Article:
Last updated on January 2020

Developing rTMS Treatment Strategies for Pain in Opiate Dependence


Brief description of study

The purpose of this study is to parametically evaluate two different types of repetitive Transcranial Magnetic Stimulation (rTMS) treatment strategies as a potential treatment for pain in individuals currently taking prescription opiates. Repetitive TMS is a non-invasive tool that uses magnetic pulses to temporarily stimulate specific brain areas. This study will test whether rTMS over different locations of the prefrontal cortex can produce a reduction in an individuals perception of pain and how the brain responds to pain. Participants will be randomized to receive either sham-rTMS, or one of two real rTMS treatments. Brain imaging, behavioral assessments, and pain assessments will be collected both immediately before and after rTMS.

Detailed Study Description

Chronic use of opiates is a rapidly escalating crisis in the United States, with over 4.3 million Americans dependent on opiate analgesic, an escalating rate of opiate overdose deaths, and a resurgence of intravenous heroin use leading to total societal cost exceeding $55 billion. The struggle to break the addiction cycle is likely due to factors that affect neural circuits that govern craving and cognitive control. There is growing interest in the utilization of prefrontal cortex repetitive transcranial magnetic stimulation (rTMS) as a novel, non-invasive, non-pharmacologic approach to decreasing craving among chronic opiate users. At this early stage of development, however, it is unclear if the best TMS strategy is to (Strategy 1, Aim 1) increase activity in the dorsolateral prefrontal cortex, or (Strategy 2, Aim 2) decrease activity in the ventromedial prefrontal cortex.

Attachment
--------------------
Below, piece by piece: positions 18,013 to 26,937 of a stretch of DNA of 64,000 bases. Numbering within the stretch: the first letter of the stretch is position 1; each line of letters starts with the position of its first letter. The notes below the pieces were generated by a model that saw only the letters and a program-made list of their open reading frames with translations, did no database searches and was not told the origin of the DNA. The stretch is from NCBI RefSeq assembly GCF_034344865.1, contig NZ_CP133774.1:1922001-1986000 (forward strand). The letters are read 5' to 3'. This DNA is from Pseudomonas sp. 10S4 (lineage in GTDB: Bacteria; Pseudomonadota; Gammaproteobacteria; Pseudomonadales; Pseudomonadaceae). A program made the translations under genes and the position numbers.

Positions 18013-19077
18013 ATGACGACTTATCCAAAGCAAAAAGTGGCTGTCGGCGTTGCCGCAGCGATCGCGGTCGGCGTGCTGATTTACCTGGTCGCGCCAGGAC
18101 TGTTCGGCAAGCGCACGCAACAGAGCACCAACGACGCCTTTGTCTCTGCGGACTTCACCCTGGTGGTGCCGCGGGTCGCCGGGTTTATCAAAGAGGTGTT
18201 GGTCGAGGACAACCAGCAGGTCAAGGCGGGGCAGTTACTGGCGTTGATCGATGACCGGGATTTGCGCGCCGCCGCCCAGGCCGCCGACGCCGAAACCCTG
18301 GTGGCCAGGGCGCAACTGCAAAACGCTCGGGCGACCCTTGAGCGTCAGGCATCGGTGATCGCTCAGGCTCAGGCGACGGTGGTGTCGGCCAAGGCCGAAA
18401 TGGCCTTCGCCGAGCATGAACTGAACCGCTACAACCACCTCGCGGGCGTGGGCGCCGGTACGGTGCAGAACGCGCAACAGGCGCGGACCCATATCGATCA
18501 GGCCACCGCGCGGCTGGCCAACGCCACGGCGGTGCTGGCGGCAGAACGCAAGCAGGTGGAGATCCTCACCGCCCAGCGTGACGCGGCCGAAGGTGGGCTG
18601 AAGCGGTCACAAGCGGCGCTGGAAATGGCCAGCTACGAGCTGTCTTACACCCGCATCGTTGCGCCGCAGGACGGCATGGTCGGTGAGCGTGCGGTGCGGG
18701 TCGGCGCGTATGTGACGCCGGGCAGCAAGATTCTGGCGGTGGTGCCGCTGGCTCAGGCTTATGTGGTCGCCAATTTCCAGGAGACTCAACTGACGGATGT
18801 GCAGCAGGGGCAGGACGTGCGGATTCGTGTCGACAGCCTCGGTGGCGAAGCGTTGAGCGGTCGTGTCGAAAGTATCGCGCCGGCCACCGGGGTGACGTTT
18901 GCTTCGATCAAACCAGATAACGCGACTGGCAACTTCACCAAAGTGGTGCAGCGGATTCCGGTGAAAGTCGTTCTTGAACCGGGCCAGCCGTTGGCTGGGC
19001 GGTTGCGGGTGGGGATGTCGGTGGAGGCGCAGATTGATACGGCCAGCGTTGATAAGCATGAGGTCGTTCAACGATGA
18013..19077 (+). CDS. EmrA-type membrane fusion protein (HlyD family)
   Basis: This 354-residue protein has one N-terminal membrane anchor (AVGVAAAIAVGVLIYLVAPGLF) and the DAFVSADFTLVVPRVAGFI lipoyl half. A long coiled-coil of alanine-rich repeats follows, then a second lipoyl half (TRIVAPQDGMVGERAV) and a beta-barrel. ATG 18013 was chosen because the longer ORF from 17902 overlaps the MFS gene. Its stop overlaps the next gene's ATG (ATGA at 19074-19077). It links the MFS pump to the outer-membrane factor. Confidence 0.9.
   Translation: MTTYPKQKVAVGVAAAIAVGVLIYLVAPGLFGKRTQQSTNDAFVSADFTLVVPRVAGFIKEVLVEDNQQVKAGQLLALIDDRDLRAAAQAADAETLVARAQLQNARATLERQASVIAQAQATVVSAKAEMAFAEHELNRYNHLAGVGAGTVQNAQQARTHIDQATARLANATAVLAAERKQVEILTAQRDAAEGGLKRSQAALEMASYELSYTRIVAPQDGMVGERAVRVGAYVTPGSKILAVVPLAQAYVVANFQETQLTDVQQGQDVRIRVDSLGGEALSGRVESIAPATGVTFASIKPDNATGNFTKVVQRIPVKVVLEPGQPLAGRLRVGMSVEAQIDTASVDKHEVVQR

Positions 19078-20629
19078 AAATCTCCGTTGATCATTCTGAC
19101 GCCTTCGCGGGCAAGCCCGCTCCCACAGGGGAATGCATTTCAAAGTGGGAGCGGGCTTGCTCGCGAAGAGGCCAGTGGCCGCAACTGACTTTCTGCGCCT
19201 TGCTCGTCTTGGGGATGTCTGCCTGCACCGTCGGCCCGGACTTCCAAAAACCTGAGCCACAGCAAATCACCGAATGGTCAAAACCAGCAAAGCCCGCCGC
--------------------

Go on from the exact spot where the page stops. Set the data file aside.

DESIGN: To parametrically evaluate these two promising treatment strategies, the investigators have developed a design where opiate dependent individuals and healthy controls will be randomized to receive either one placebo-like TMS treatment, or one of two real TMS treatments (DLPFC iTBS or MPFC cTBS). Participants with opiate dependence will be recruited from the local community, as well as the MUSC Center for Drug and Alcohol Programs (CDAP), the Ralph H. Johnson Substance Abuse Treatment Center and local pain clinics. Healthy controls will be recruited from the local community. Approved Study Team Members will visit the above mentioned clinics and community and talk with patients. Individuals who consent will receive interleaved TMS/BOLD imaging and our established MRI-based thermal pain paradigm immediately before and after rTMS. The investigators will also measure subjective pain and opiate craving ratings. The relative efficacy of Strategy 1 vs 2 will directly translate to development of a large clinical trial of rTMS as an innovative, new treatment option for pain in opiate dependent individuals.

Clinical Study Identifier: NCT03576781

Recruitment Status: Closed


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